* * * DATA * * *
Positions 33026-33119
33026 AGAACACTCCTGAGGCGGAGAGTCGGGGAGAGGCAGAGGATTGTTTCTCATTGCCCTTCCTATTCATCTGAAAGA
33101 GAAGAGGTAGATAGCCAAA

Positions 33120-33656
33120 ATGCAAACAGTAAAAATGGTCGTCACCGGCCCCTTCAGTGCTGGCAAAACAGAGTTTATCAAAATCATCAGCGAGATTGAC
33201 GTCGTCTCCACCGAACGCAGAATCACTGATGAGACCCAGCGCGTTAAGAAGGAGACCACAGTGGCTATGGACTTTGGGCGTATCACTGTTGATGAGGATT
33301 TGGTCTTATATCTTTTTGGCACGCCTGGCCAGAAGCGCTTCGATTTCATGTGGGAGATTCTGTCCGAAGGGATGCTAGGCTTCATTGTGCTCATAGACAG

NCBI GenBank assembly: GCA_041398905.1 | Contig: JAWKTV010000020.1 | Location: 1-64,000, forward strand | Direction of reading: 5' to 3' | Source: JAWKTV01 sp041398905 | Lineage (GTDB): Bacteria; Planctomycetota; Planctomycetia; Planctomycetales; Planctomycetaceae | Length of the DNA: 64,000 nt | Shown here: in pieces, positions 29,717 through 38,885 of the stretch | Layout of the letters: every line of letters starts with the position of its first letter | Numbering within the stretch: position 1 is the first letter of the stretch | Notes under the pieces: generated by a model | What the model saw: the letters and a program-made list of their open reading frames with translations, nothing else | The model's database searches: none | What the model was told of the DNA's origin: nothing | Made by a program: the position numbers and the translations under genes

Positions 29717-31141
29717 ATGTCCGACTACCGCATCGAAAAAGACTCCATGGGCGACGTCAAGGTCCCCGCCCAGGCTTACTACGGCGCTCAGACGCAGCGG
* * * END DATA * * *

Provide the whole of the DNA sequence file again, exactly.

Positions 33026-33119
33026 AGAACACTCCTGAGGCGGAGAGTCGGGGAGAGGCAGAGGATTGTTTCTCATTGCCCTTCCTATTCATCTGAAAGA
33101 GAAGAGGTAGATAGCCAAA

Positions 33120-33656
33120 ATGCAAACAGTAAAAATGGTCGTCACCGGCCCCTTCAGTGCTGGCAAAACAGAGTTTATCAAAATCATCAGCGAGATTGAC
33201 GTCGTCTCCACCGAACGCAGAATCACTGATGAGACCCAGCGCGTTAAGAAGGAGACCACAGTGGCTATGGACTTTGGGCGTATCACTGTTGATGAGGATT
33301 TGGTCTTATATCTTTTTGGCACGCCTGGCCAGAAGCGCTTCGATTTCATGTGGGAGATTCTGTCCGAAGGGATGCTAGGCTTCATTGTGCTCATAGACAG

NCBI GenBank assembly: GCA_041398905.1 | Contig: JAWKTV010000020.1 | Location: 1-64,000, forward strand | Direction of reading: 5' to 3' | Source: JAWKTV01 sp041398905 | Lineage (GTDB): Bacteria; Planctomycetota; Planctomycetia; Planctomycetales; Planctomycetaceae | Length of the DNA: 64,000 nt | Shown here: in pieces, positions 29,717 through 38,885 of the stretch | Layout of the letters: every line of letters starts with the position of its first letter | Numbering within the stretch: position 1 is the first letter of the stretch | Notes under the pieces: generated by a model | What the model saw: the letters and a program-made list of their open reading frames with translations, nothing else | The model's database searches: none | What the model was told of the DNA's origin: nothing | Made by a program: the position numbers and the translations under genes

Positions 29717-31141
29717 ATGTCCGACTACCGCATCGAAAAAGACTCCATGGGCGACGTCAAGGTCCCCGCCCAGGCTTACTACGGCGCTCAGACGCAGCGG